The Yoga of New Year's Resolutions

Margaret Kruszewska

Margaret I first noticed the pattern of swelling attendance at yoga studios following New Year’s Day when I taught a weekly yoga class at Sivananda’s in New York City for many years. Students signed up for beginner’s classes, monthly passes, and were committed to at least the first 5 -week round of introductory yoga classes (which I taught also).

Many continued, but many also lost steam sometime during the second month, in mid-February (a rough patch for New Yorkers anyway!).

The ritual of making resolutions is a powerful self-motivational tool. We’ve just gone through a month or two of non-stop holidaying, we’re filled with good cheer hopefully (that came in all shapes and sizes) and now we’re going to use all those good tidings and well wishes to get serious about our life. And usually it’s our health that gets flagged “priority” on our new year’s list. It may be one of the only areas of our life where we feel like “doing something” could actually help change our situation. After all, I’m guessing that the other big areas of our life- love and money- may be more unpredictable than any of us want to admit (well maybe not according to Suse Orman or e-harmony but I’m sticking with my own “field research” here!)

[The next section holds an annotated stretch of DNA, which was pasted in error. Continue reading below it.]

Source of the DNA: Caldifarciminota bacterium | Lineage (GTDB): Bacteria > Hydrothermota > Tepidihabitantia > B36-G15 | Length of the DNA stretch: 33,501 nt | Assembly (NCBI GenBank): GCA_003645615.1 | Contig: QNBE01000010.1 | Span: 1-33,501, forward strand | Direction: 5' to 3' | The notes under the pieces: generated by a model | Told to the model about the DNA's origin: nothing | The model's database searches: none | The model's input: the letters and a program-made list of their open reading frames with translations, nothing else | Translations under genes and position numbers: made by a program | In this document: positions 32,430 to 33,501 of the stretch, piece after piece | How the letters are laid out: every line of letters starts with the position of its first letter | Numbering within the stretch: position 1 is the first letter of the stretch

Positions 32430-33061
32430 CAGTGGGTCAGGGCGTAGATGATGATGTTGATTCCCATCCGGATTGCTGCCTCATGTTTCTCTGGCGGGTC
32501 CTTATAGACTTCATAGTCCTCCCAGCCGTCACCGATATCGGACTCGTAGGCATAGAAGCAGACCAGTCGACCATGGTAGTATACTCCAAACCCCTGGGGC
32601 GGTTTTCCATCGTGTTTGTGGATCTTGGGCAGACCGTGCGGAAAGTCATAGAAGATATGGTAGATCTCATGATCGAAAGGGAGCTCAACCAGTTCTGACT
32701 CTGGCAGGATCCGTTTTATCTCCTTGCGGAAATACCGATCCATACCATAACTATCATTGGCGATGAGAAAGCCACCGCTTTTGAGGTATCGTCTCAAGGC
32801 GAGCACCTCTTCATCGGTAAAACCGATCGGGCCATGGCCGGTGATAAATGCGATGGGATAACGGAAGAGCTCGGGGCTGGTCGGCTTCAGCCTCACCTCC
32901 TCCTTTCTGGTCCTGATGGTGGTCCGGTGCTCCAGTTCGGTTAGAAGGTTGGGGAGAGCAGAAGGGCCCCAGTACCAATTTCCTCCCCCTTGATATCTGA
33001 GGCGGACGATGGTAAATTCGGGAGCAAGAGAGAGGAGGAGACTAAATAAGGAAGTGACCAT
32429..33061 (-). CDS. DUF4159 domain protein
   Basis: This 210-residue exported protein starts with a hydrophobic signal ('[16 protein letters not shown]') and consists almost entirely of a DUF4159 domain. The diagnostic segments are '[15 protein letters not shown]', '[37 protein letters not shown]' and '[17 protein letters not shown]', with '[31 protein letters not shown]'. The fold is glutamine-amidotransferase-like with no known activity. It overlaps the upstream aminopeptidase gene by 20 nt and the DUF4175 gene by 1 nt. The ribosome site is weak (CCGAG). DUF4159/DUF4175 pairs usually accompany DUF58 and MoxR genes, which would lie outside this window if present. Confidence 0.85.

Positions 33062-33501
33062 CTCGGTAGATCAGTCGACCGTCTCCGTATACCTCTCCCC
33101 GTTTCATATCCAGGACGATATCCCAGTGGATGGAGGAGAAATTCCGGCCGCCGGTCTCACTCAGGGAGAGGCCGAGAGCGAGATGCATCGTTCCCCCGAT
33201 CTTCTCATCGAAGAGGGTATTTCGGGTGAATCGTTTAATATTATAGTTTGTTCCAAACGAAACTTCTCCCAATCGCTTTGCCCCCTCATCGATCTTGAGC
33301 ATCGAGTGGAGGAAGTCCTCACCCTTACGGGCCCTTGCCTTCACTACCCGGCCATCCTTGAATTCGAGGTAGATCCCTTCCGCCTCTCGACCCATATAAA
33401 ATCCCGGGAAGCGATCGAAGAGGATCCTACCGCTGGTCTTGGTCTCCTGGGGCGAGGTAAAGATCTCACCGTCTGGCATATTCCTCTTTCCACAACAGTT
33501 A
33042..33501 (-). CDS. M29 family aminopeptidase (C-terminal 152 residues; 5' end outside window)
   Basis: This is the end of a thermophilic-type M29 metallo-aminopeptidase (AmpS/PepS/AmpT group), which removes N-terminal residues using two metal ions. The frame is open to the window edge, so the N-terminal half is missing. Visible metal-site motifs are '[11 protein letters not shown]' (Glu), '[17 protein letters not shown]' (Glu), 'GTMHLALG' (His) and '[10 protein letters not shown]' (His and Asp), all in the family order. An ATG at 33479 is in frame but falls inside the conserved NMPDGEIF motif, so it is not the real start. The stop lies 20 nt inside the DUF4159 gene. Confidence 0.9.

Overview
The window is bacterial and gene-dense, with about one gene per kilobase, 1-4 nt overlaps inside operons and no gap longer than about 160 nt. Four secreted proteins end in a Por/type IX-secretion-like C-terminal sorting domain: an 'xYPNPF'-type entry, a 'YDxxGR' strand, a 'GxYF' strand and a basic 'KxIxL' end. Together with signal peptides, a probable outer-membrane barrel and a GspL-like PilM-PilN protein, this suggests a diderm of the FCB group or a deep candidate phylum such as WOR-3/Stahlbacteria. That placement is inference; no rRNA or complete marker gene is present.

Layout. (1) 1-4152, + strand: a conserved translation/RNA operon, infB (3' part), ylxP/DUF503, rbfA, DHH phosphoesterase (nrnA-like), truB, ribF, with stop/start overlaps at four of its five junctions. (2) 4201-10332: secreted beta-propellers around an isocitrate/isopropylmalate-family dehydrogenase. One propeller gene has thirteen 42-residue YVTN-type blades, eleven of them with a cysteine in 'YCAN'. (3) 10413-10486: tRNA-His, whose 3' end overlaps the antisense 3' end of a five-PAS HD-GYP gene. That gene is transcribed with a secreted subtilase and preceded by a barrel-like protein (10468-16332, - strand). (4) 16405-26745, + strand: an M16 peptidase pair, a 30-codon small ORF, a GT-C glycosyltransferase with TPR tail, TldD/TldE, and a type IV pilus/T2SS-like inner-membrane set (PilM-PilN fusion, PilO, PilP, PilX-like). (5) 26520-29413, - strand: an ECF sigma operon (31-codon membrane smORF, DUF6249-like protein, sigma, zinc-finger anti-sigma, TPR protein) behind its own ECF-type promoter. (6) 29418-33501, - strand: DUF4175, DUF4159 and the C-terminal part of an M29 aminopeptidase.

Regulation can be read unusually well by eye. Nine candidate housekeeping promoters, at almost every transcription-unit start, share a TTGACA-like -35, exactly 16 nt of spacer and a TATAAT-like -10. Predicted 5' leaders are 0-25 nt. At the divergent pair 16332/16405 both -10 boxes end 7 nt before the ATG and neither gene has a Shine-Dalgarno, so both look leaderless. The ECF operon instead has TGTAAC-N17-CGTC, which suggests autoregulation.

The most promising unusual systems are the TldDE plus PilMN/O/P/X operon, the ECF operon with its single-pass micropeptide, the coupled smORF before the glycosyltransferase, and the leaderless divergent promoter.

This is a good thing-so don’t pooh-pooh any effort to introduce something as powerful as yoga into your life. But like yoga, which has survived and adapted through many streams of civilizations, be prepared to renew your New Year’s resolution–daily. Yes, that’s what I said, daily.

Even after 20 years of practice, I still need to reconnect daily. So when I place my towel or yoga mat on the floor, I don’t know if I’ll be able to sit or crawl or balance on one leg that day. And somehow that reminds me that all of life (and death) continues being -steadily surprising! Very yogic. And Happy New Year’s Resolutions to you!

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